“Diabetes is a life-long condition that can affect all areas of a person’s life. Living a healthy life with diabetes requires changes in diet, exercise, taking medication, and focusing more on health and well-being. For many people these changes are overwhelming and people, although they know that their behaviors must change, do not know how to change. When a person receives a diagnosis of diabetes they can experience a wide range of emotions from guilt to anger and indifference to embarrassment. Support from others with diabetes and caring healthcare professionals is vital in living well with diabetes,” she said.
Some of the common challenges, Nurse Cates said people with diabetes face is definitely internet information overload, misinformation, and lack of support.
She said internet information adds to the struggle of living well with diabetes. With so many opinions on the web and different methods of achieving one goal, it becomes difficult deciphering what information to use and what to throw away.
“Different people and sites offer their different ideas and opinions on what works best in diabetes. These ideas usually are conflicting and people experience information overload not knowing what would work for them. People with diabetes and pre-diabetes ideally should work alongside qualified diabetes educational specialists who can work with them to enabling to discover what works for that individual. Everyone is different and will require a different path to care,” she said.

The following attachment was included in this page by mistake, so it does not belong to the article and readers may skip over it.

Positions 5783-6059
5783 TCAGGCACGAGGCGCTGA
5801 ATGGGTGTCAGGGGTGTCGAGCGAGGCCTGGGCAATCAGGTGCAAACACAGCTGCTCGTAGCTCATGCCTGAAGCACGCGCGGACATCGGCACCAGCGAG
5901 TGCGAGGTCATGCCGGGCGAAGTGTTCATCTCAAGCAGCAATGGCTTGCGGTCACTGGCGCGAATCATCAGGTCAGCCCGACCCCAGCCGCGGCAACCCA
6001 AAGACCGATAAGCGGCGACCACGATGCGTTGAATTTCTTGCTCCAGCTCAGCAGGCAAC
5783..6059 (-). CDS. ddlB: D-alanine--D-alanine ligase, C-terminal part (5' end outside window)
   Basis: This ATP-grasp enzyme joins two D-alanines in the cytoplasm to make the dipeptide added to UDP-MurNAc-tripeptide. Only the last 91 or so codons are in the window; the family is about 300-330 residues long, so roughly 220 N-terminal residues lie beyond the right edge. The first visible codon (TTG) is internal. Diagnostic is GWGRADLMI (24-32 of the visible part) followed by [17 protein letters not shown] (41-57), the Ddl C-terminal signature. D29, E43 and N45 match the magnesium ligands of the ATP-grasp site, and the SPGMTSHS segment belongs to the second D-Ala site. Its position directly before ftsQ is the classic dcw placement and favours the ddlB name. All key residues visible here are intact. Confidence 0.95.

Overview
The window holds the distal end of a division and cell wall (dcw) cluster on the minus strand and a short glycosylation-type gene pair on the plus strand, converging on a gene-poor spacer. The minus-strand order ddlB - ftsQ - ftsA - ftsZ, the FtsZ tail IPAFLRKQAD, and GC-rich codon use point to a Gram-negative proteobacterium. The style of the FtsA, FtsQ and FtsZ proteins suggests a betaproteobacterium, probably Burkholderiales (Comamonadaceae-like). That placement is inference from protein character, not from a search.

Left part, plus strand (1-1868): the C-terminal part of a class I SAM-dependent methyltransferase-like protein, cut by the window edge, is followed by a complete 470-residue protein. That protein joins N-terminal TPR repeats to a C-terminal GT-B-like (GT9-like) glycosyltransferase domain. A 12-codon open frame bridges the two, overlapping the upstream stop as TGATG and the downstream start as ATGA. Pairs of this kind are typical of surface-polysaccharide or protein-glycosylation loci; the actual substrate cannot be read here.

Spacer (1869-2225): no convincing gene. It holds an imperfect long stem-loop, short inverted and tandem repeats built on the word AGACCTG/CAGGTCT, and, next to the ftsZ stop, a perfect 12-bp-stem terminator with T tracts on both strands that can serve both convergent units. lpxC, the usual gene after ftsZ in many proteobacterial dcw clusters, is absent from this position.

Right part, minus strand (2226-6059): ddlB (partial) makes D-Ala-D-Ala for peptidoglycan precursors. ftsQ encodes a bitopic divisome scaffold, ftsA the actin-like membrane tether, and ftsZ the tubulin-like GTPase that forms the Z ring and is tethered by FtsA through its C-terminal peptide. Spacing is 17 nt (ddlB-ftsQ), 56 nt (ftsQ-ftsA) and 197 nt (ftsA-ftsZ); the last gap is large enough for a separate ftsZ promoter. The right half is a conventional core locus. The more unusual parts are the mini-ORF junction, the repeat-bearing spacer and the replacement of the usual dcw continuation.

“Misinformation continues to add to the burden of diabetes. Many friends and family members share information from a well-meaning perspective, mostly this information is incorrect and can cause more harm than good.”
Another hurdle to living well with the condition is overcoming the shame and embarrassment of a diagnosis.
“Sadly, diabetes can often be seen as a shameful condition, ‘something that should be hidden, and many people with the condition choose not to let anyone know. However, choosing to share your diagnosis with the right people boosts esteem, motivation, and confidence. Which improves diabetes self-care and management,” said Nurse Cates.
ACE Diabetes said it is committed to providing free research-based education through the “5 to Thrive” course and the free monthly “Zoom in on Diabetes” sessions.
“5 to Thrive” and “Zoom in on Diabetes” bridge the educational gap on diabetes, she said, by providing research-based education and meaningful support which aims to decrease the burden of living with diabetes and encourages that you can thrive with diabetes.
“ACE Diabetes’s cause is vital to the health and well-being of individuals, families, and the country as a whole. Pre-Diabetes and type 2 diabetes can be prevented. And for those with established diabetes, it can be managed well, preventing the damaging and harmful effects of high blood glucose. For those who already are suffering the ill effects of unmanaged diabetes, there is still hope as the worsening of these conditions can be prevented too,” she said.
The next “Zoom in on Diabetes” will be held at the end of the month. It is a [free] monthly online education group that is open to everyone interested in learning more about managing and preventing type 2 diabetes.
By Jeffarah Gibson
Published: May 10, 2022